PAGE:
The family of a British pilot arrested on suspicion of murder in the Central African Republic after he reported a suspected massacre say they suspect he is the victim of a blackmail plot.

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David Simpson, of Gillamoor, in North Yorkshire, says he stumbled upon the mutilated bodies of 18 people believed to have been tortured and killed by Joseph Kony's Lords Resistance Army while he was working with colleagues of a safari firm to try and find a water supply.

The 24-year-old, who flies clients around the Central African wilderness to hunt game, said he found the bodies in remote bush land, burned with scalding water and hacked to death with machetes.

But when he went to report the gruesome discovery to the authorities in the country's capital, Bangui, he and his Swedish boss, Erik Mararv, were detained and later charged with murder. Another 13 of the company's local staff were also accused of murder.

His family fear he is the victim of a blackmail plot.

Joseph Kony

"All they've done is - they've seen it, they've reported it," his brother, Paul, told Channel 4 News in Gillamoor. "Blackmailing them really."

Paul was with his brother shortly before he was detained, which was more than six weeks ago. David said he had been flying over the south east of the country, near Bakouma, when he saw the bodies.

The pilot said he believes militia linked to the feared warlord, Joseph Kony, are responsible for the massacre.

With a history of numerous coups, years of unrest have meant that armed groups with illegal weapons are active in the north of the country.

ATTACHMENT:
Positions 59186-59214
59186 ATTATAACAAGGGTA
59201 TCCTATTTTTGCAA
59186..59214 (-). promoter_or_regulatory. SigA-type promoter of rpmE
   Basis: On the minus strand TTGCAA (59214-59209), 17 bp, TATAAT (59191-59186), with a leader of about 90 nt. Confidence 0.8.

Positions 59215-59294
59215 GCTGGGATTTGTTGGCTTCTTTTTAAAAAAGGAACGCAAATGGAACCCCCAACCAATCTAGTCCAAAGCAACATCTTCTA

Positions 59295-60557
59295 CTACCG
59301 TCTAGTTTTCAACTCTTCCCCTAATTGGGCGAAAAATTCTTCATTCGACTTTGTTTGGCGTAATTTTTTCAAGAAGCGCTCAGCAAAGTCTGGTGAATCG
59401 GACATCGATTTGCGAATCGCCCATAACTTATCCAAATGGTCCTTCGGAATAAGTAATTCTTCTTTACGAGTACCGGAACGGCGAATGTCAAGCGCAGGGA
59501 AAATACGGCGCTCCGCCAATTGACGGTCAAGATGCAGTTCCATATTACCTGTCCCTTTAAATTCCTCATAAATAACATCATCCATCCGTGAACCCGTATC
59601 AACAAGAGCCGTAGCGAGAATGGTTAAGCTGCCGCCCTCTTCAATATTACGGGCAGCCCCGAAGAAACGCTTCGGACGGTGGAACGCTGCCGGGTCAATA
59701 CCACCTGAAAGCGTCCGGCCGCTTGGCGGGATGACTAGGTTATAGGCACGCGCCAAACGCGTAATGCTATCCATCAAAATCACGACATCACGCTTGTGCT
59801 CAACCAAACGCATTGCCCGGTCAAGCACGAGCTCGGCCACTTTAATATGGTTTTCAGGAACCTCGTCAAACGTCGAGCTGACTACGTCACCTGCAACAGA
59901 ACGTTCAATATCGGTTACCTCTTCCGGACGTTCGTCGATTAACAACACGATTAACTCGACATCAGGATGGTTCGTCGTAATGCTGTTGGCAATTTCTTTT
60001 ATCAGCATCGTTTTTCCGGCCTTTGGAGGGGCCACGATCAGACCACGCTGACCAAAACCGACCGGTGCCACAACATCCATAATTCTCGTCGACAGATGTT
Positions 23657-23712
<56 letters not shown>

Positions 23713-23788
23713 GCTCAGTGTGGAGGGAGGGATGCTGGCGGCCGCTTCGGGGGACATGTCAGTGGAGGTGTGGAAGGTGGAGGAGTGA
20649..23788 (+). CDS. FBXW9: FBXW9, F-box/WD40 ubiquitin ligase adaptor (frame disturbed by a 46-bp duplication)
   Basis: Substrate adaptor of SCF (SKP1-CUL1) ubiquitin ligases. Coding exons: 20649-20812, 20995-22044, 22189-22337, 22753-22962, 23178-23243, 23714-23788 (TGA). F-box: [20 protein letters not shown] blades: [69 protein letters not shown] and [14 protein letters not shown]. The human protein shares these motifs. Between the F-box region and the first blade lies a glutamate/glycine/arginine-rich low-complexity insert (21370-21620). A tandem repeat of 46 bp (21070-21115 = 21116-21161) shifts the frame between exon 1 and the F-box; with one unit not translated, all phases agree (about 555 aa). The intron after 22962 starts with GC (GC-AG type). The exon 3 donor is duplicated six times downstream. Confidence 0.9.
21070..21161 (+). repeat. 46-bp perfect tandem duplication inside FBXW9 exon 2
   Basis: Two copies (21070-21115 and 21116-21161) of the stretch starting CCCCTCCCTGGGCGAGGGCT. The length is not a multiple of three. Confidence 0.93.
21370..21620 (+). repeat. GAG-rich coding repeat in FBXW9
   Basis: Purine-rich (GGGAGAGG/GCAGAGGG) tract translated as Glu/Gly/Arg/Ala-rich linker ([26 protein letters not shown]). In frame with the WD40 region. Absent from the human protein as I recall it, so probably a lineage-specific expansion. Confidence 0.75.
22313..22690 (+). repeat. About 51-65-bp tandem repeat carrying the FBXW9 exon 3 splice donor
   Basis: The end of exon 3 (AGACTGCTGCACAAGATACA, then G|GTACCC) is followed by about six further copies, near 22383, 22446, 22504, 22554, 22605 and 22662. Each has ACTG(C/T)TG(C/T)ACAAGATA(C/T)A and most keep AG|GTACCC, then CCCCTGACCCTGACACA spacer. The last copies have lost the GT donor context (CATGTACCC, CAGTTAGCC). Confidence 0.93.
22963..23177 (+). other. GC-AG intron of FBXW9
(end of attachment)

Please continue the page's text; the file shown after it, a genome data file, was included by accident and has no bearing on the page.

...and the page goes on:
However the unrest has spread across the country since the appearance of the Lord's Resistance Army (LRA), rebels of neighbouring Uganda. Since 2009, populations of several towns and villages have been forced to flee by as a result of the activities of the LRA, which are notorious for a vicious campaign of murder, abduction, mutilation, sexual slavery and forcing children into fighting.

Yet the republic remains popular with western tourists eager to hunt rare and highly-prized game. Pictures of tourists hunting animals such as Savanna Buffalos, Western Roans, Giant Forest Hogs and Western Bongos have been posted on blogs online.

'Slow response'

Mr Simpson's family fear that the authorities, which have struggled to contain the gunmen, are too frightened to pursue them.

"They're really covering up," the charity told Channel 4 News. "It's a face saving exercise where he's actually scapegoated for lack of ability to actually apprehend those who have done this kind of activity."

But his family have also said that they are disappointed with the Foreign and Commonwealth Office, whom, they say, has been slow to respond.

"They just pacify," his father said. "Say 'there's nothing we can do, Mr Simpson'. They've said they've put a protest in, but as far as I'm concerned, they've put it in a month too late."